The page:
Don't Trust Newt Gingrich's Environmental Economics


Newt Gingrich's assertion that climate legislation will result in a $1,300 tax per household is voodoo economics--designed to scare us into believing climate protection is "just too expensive."

In Newt's nightmare tax math, the economic value of the carbon market just disappears! He assumes the money doesn't get returned to taxpayers; it doesn't get spent on any worthwhile investments in cleaner, smarter energy resources; it doesn't get invested in ways to reduce the energy we waste today, saving us money; it doesn't get used to help communities adapt to a changing climate; it doesn't get used to address regional differences in the cost of cutting global warming pollution.

No, in Newt's scary world, the money just vanishes, leaving us only with the bills. Fortunately, in the real world the dollars created by the carbon market will go to all of these purposes, providing us with a safer climate, reduced dependence on oil imports, and creating new jobs to build our economic recovery.

It's not that there isn't any cost to climate protection; it's that the cost is far smaller than the size of the carbon market, from which the $1,300 estimate is derived. The cost to physically achieve the emission reductions (i.e. the compliance costs), are roughly 10% of total carbon market value by one estimate (Dallas Burtraw, testimony before the Ways and Means Committee, March 12, 2009). The remaining 90% is just shifting money away from polluting activities toward cleaner goods and more secure sources of energy.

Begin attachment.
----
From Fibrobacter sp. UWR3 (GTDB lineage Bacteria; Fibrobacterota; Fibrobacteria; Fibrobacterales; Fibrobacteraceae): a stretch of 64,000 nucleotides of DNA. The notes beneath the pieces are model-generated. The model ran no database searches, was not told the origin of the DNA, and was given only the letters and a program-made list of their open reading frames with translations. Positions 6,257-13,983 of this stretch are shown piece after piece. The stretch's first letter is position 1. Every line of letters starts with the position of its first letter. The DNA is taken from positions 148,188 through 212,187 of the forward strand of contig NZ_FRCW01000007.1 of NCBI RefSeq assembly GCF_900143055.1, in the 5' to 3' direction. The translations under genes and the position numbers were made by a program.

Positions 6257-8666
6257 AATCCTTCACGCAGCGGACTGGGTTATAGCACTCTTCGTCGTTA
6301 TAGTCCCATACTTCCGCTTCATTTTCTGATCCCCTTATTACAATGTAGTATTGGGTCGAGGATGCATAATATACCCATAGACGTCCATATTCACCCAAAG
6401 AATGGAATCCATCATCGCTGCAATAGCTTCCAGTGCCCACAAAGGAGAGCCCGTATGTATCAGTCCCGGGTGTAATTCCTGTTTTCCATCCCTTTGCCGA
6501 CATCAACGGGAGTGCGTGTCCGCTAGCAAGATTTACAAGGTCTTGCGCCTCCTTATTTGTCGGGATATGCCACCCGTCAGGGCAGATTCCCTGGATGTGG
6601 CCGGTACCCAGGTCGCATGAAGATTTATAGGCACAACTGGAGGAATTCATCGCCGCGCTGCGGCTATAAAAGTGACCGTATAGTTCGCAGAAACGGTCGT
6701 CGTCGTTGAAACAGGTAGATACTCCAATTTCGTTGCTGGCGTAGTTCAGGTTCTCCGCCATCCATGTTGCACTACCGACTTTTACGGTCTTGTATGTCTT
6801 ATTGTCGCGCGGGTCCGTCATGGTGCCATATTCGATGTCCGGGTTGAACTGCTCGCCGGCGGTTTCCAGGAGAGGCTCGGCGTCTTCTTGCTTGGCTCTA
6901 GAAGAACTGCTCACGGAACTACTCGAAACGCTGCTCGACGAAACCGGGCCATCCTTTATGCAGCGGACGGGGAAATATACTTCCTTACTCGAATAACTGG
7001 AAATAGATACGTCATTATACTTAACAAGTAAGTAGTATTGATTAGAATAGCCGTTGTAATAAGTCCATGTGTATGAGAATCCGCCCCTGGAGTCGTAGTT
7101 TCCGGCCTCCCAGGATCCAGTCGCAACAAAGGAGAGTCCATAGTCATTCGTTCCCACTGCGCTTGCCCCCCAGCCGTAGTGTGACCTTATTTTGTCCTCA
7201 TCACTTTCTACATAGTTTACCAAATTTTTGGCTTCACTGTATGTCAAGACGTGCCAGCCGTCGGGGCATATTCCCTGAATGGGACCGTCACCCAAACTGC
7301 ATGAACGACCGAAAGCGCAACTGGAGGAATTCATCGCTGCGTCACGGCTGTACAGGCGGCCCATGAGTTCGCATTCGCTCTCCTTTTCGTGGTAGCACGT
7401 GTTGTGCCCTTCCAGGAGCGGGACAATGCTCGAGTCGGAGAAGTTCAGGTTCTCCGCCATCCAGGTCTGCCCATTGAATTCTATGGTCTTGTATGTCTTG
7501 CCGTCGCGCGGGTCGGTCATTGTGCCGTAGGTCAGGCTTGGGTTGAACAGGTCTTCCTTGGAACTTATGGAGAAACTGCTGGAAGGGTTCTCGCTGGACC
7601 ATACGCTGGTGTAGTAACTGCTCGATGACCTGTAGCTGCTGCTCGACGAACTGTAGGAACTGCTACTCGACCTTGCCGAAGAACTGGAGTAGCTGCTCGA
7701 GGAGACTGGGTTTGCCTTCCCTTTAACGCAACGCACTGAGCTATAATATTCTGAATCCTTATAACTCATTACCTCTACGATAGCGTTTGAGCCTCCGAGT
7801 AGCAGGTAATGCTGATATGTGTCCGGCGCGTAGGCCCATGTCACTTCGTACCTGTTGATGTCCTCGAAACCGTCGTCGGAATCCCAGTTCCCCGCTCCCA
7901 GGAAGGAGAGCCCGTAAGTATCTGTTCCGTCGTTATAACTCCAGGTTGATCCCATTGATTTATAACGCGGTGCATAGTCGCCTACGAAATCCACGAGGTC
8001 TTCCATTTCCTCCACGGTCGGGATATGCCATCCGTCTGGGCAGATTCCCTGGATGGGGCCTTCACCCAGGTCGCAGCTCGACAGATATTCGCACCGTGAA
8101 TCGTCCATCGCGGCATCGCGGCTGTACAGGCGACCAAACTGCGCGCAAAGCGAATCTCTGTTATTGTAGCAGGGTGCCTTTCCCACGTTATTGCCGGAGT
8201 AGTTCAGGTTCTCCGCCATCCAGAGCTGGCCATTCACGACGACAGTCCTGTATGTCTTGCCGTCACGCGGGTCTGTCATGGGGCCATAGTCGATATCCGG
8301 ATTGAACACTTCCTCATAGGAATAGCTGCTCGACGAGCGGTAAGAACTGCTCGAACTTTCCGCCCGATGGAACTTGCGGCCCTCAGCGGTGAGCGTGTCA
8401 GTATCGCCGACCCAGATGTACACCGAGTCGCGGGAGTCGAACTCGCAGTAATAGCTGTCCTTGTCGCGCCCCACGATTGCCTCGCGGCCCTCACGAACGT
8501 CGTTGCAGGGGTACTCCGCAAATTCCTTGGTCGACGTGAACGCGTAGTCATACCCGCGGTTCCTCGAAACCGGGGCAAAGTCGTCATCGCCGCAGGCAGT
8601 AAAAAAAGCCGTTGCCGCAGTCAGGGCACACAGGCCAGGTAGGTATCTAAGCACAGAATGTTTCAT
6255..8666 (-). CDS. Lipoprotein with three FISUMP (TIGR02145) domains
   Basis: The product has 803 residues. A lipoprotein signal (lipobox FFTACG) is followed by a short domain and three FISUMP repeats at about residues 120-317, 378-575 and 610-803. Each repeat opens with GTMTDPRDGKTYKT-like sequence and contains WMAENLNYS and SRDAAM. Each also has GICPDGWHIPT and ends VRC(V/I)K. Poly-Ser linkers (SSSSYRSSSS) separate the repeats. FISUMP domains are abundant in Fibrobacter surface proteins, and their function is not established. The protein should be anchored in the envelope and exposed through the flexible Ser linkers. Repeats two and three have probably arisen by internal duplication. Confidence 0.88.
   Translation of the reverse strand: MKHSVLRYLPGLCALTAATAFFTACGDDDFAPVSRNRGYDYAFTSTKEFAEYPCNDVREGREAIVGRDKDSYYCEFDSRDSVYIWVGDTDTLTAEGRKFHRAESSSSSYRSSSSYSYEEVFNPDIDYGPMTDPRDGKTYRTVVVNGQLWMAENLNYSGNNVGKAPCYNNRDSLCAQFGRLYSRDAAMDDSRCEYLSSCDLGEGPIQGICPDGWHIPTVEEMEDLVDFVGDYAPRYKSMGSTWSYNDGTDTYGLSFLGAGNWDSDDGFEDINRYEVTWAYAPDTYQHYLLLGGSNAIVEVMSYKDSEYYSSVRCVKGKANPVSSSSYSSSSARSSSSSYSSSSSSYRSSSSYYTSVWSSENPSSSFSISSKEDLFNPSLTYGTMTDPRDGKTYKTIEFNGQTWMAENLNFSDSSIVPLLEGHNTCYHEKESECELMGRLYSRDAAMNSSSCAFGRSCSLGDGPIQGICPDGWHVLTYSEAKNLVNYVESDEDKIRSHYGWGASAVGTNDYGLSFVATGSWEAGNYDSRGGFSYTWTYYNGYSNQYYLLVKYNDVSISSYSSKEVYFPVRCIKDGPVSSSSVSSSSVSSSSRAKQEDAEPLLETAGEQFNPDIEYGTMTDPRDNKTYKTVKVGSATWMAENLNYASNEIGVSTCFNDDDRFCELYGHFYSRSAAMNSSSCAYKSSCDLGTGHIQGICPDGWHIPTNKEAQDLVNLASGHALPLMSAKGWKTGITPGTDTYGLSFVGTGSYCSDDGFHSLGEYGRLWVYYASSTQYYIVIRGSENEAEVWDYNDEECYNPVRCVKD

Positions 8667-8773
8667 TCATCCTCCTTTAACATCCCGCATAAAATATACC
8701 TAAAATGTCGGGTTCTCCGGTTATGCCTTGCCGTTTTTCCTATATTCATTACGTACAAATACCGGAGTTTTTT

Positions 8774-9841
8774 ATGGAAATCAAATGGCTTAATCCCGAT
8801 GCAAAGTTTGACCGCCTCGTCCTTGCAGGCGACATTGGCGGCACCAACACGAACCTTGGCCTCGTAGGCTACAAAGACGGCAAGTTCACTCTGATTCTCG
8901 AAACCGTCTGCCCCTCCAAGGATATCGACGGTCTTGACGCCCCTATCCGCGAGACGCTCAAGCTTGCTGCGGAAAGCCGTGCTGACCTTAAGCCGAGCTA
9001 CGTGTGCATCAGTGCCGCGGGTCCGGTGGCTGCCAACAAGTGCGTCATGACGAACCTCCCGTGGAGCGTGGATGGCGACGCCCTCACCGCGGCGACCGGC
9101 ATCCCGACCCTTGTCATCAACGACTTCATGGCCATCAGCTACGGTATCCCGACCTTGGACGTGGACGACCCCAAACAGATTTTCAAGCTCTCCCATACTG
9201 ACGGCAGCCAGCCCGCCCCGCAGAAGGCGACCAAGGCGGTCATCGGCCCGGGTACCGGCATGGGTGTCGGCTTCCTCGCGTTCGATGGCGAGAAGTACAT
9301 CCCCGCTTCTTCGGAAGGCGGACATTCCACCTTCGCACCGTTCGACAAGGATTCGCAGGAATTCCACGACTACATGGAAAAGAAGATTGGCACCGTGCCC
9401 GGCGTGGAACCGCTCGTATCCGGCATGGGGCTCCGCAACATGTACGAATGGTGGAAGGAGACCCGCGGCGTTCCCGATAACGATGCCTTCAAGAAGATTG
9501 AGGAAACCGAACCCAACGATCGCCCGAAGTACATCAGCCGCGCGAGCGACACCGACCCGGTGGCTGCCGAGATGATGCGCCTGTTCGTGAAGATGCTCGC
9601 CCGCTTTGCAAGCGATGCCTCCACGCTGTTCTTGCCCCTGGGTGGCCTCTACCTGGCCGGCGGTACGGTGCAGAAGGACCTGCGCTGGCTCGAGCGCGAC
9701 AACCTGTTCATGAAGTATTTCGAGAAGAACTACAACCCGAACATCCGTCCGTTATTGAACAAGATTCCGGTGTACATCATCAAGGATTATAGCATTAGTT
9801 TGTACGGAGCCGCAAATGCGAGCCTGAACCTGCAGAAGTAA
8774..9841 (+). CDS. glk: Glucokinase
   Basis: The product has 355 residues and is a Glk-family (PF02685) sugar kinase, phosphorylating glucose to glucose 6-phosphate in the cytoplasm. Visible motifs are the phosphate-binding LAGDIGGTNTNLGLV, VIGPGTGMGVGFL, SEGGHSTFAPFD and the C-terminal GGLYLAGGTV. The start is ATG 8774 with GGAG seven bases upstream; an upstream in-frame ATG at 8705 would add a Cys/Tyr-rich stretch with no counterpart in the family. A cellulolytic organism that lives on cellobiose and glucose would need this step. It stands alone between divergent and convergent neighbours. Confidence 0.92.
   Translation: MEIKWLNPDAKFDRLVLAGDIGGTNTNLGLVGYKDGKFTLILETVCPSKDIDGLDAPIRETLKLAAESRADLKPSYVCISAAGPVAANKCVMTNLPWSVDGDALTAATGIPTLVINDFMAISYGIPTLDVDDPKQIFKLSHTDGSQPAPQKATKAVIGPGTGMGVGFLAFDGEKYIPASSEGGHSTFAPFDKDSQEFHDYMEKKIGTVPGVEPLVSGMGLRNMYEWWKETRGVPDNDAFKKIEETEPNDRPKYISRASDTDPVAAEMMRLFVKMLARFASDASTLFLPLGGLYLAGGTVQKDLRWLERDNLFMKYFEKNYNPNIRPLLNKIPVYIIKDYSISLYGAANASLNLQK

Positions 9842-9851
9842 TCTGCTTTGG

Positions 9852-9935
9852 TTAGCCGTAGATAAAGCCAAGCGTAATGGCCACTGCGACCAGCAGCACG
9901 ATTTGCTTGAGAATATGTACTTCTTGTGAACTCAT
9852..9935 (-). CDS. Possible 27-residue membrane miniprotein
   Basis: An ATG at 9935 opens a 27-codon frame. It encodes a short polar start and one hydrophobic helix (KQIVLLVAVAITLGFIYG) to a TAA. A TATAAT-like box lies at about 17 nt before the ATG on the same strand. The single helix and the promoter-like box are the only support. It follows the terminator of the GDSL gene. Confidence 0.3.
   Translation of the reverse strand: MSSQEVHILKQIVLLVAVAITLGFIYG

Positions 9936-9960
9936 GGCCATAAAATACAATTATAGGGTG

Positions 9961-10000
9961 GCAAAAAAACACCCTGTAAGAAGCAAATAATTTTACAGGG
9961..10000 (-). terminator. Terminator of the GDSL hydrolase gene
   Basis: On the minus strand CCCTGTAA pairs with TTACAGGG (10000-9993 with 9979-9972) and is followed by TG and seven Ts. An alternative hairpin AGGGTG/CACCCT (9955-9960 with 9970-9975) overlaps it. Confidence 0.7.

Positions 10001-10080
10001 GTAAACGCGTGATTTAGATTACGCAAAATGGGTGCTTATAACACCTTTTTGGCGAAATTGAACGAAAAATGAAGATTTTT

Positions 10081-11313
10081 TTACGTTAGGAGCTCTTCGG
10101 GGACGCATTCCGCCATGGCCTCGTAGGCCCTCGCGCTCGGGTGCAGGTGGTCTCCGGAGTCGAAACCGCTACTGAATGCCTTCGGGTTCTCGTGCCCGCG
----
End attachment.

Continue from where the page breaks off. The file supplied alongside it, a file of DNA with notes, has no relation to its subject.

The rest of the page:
So, even if Newt were right that the total carbon market size worked out to $1300 per household, the actual cost of cutting that pollution would be more like $130 per household per year (minus any savings we earn from increased energy efficiency), or $2.50 a week .

And for that $2.50 (or less) per week we'd be getting a bargain that is hard to beat.

Just four categories of climate damages alone (hurricanes, higher energy bills, property lost to sea level rise, water supply impacts) are predicted to cost the average household $2,000 a year by 2025, $3,000 in 2050, rising rapidly to over $11,000 by the end of the century. And these estimates ignore (because they are too hard to count accurately), the added costs of droughts, floods, wildfires, agricultural damages, and the value of lost lives. We may not be able to eliminate all of these costs by acting now to cut pollution but we sure can help reduce them dramatically.

So think twice before you rely on Newt for financial advice.


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